16/Abr/2019.- Greenpeace Switzerland activists today delivered a 20 meters long “plastic monster” partly covered with Nestlé branded plastic packaging to the company’s headquarters in Vevey, calling on the corporation to end its reliance on single-use plastic. Activists also held protests at Nestlé offices in the Philippines, Germany, Kenya, Slovenia, and its sub-brand San Pellegrino in Italy as part of a global day of action led by Greenpeace and allies from the Break Free From Plastic movement.
In response to the day of action against Nestlé, Global Plastics Project Leader Graham Forbes said:
“Last year, Nestlé produced a shocking 1.7 million tonnes of plastic packaging – over 300 garbage trucks worth a day – a 13% increase from the year before. It is totally irresponsible that Nestlé produces hundreds of billions of plastic items every year that are used for a few seconds and then left to contaminate our communities, food chains and ecosystems for generations.
Greenpeace mete presión a Nestlé rodeando su sede central con enormes criaturas hechas de plástico pic.twitter.com/r0DaFByifz
— RT en Español (@ActualidadRT) April 22, 2019
“People around the world are taking action today to demand Nestlé show true leadership and confront the throwaway culture that underpins its current business model. Leadership does not mean substituting plastic with another single-use material like paper or bioplastic, which will shift the destructive impacts of the throwaway culture to the world’s forests and agricultural lands. For the sake of our planet and human health, we need Nestlé to immediately reduce its production of single-use packaging and invest in delivery systems based on refill and reuse.”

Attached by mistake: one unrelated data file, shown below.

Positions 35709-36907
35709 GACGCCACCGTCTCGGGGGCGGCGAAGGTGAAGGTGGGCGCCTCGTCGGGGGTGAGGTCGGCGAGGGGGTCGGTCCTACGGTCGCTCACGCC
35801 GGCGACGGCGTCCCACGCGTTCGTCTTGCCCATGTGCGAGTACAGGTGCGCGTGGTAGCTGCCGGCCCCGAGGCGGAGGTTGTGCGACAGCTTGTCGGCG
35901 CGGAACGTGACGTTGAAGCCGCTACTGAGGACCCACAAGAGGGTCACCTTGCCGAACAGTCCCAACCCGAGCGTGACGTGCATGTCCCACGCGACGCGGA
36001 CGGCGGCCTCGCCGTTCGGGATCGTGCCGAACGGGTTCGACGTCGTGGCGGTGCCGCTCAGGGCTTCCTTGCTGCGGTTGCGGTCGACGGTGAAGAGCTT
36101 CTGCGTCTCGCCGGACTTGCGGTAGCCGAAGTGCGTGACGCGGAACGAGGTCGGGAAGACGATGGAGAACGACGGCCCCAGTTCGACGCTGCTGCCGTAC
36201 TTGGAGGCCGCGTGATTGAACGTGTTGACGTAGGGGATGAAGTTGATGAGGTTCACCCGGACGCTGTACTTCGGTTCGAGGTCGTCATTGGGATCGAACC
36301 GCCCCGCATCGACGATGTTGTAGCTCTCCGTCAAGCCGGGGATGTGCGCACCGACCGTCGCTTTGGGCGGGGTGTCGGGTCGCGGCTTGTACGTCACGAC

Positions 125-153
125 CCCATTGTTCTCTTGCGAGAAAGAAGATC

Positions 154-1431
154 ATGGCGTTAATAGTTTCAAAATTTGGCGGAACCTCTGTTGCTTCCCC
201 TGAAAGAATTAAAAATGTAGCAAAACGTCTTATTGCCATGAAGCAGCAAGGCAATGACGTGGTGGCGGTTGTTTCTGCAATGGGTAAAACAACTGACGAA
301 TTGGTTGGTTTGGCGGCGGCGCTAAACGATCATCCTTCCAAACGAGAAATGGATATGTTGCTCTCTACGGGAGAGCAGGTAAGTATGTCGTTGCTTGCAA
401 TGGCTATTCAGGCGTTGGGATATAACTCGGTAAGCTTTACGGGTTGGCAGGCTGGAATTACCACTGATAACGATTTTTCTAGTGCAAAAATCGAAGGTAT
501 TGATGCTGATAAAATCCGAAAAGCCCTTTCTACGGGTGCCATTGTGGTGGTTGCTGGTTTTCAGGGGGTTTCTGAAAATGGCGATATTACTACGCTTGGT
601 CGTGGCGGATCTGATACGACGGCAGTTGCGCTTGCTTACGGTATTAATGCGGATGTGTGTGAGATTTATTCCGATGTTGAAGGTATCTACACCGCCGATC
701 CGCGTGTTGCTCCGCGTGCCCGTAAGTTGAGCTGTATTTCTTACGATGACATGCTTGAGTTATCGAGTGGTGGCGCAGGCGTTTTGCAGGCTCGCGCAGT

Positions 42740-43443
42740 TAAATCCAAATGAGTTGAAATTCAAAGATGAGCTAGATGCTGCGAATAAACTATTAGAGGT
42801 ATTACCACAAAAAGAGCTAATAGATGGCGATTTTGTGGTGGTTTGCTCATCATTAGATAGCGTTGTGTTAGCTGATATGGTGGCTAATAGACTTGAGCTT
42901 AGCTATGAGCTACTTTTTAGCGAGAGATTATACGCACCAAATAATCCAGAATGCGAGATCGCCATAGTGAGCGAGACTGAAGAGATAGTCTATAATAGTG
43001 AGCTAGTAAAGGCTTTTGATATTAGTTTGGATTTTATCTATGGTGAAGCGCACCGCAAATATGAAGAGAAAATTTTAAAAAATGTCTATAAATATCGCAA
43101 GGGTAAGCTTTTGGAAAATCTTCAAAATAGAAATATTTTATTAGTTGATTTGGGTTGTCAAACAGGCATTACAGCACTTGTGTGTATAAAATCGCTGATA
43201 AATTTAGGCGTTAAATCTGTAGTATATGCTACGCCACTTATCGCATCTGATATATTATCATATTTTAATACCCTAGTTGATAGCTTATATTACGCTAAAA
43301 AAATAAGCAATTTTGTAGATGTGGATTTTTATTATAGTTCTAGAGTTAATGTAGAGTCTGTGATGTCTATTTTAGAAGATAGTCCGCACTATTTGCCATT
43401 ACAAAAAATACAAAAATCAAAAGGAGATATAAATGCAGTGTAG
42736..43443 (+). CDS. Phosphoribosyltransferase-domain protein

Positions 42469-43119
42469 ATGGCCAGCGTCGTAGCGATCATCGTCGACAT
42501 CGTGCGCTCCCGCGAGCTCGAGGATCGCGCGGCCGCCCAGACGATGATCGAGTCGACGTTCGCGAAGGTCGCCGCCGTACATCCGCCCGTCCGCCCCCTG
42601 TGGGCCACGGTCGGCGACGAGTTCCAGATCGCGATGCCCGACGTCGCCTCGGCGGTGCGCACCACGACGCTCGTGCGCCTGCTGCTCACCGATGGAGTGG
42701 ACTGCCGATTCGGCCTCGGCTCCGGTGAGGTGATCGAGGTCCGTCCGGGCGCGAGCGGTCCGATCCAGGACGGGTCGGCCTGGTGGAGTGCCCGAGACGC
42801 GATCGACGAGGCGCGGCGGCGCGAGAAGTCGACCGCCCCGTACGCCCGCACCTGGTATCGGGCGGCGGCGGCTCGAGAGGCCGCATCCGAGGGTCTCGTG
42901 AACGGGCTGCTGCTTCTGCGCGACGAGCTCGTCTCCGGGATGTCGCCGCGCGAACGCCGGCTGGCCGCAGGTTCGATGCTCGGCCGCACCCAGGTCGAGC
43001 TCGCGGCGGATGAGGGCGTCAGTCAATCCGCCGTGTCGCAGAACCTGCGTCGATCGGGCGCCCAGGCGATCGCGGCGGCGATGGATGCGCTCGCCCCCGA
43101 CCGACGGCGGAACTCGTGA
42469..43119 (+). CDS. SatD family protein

From Manila to Rotterdam, and along the Rhine with a “plastic monster” to Nestlé’s headquarters in Switzerland, Greenpeace has been raising awareness about the plastic production crisis in towns and villages across the globe. Greenpeace is demanding that fast-moving consumer goods companies (FMCGs) like Nestlé, Unilever, Coca-Cola, PepsiCo, Danone, Johnson & Johnson and Mars be transparent and active in their immediate reduction in the production of plastic packaging while investing in the alternative delivery system of refill and reuse. To date, over 3 million people from around the world have signed a petition calling on brands to take action.
 Nestlé was found to be one of the top producer of branded plastic pollution in waste audits done in the Philippines conducted by the Global Alliance for Incinerator Alternatives (GAIA).
 Nestlé was one of the top corporate plastic polluters identified in a worldwide cleanup and brand audit effort conducted by the Break Free From Plastic movement last year.
 Eleven Fast-moving consumer goods companies (FMCGs) were found to be the main corporations behind the plastics pollution pandemic in a report released by Greenpeace International last year.